Review & Reflection: Portraits of Faith

portraits_front__85263-1450209876-1280-1280Anyone who hasn’t read Joel Beeke is missing out.  Beeke has steeped himself in the biblical, practical, and theological mindset of the 16th-17th century Puritans and it shows.  His writing is winsome and wise, accessible and arresting, devotional and deep.  In his new book: “Portraits of Faith: What Five Biblical Characters Teach Us about Our Life with God” Beeke draws a rich and textured picture of what faith looks like from the stories of the Bible.  He speaks in the first chapter of the challenge of merely defining faith.  Faith is a rich biblical word that is laden with theological significance.  Hours have been spent and pages have been written in the attempt to define it fully.  Beeke tells the story of how he was given the task in seminary of writing a description of faith.  Yet, he writes, “As I tried these ways of describing faith, I began to realize that faith is something far richer than all my theological language.  It is as all-embracing as life itself, for faith is the heart of our relationship to God. […] You can best understand faith by seeing how faith operates by the Spirit in the lives of fallen sinners like us.  And when I understood that, I began to make real progress.” (pg. 5, 7-8)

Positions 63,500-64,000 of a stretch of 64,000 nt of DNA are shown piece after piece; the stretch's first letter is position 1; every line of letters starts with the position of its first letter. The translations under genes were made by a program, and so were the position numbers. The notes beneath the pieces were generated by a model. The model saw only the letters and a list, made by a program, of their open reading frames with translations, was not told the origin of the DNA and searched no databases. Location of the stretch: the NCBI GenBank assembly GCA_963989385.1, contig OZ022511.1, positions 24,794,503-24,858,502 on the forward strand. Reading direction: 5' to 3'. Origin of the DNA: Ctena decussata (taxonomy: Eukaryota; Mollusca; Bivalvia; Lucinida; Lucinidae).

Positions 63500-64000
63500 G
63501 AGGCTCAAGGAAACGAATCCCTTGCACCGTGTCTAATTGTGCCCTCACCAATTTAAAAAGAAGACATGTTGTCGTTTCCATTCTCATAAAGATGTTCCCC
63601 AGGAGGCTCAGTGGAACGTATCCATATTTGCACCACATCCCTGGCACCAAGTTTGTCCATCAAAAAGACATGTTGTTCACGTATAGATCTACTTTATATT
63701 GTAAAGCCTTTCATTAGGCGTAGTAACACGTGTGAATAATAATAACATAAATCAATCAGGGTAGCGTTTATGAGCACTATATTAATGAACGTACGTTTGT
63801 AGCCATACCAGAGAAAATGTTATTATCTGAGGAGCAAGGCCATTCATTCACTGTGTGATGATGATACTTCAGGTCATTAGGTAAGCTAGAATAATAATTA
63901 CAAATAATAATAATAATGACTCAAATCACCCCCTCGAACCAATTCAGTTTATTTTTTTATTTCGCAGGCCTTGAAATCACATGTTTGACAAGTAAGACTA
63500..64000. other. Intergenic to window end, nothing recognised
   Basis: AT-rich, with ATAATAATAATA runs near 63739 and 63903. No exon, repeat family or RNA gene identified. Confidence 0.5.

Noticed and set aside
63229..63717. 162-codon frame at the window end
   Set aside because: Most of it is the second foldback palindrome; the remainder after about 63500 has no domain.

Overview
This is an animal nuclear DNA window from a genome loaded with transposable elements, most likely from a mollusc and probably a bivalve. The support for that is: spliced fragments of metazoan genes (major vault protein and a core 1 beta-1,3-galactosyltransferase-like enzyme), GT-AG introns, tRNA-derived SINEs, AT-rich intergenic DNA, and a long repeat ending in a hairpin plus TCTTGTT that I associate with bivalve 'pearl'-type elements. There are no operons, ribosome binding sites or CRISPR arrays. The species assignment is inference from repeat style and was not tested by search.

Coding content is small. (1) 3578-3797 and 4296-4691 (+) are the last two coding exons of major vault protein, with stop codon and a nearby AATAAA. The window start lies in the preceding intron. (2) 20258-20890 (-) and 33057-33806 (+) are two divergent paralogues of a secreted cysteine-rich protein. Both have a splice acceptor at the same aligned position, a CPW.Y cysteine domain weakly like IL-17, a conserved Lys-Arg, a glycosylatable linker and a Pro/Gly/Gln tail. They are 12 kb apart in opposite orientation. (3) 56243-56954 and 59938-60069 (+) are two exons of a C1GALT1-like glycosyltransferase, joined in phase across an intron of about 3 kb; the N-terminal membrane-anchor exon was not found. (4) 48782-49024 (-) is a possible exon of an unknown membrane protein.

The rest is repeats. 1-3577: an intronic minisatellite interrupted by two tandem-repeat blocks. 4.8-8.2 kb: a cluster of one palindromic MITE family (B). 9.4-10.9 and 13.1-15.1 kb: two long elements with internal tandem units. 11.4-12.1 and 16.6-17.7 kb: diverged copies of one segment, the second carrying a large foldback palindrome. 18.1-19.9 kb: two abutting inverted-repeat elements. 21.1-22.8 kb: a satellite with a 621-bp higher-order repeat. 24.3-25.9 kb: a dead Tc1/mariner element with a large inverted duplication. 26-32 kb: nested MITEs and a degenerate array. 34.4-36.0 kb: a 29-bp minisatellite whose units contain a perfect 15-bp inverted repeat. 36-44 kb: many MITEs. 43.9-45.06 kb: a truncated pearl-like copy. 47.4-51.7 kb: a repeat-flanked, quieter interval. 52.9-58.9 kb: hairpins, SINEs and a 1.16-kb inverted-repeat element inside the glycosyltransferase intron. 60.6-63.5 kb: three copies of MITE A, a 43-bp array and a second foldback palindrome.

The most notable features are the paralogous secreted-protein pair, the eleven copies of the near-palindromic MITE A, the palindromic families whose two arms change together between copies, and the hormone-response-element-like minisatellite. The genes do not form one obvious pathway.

With this as his starting point, Beeke walks us through the stories of five biblical characters (Adam & Eve, the Shunammite woman, the Canaanite woman, and Caleb) and challenges his readers to, “ask yourself three questions.  First, do I have saving faith? Second, am I exercising the particular aspect of faith evident in this biblical person?  Third, and most important, how can this particular dimension of faith mature me in the most holy faith?” (pg. 8).  Beeke’s book is short, simple, and refreshing.  His chapters speak to both believers and unbelievers of the centrality of saving faith and challenge us all to grow in our faith.

I would like to thank the good folks over at Cross Focused Reviews for providing me with a free review copy of this book.  I was not obligated to provide a positive review.

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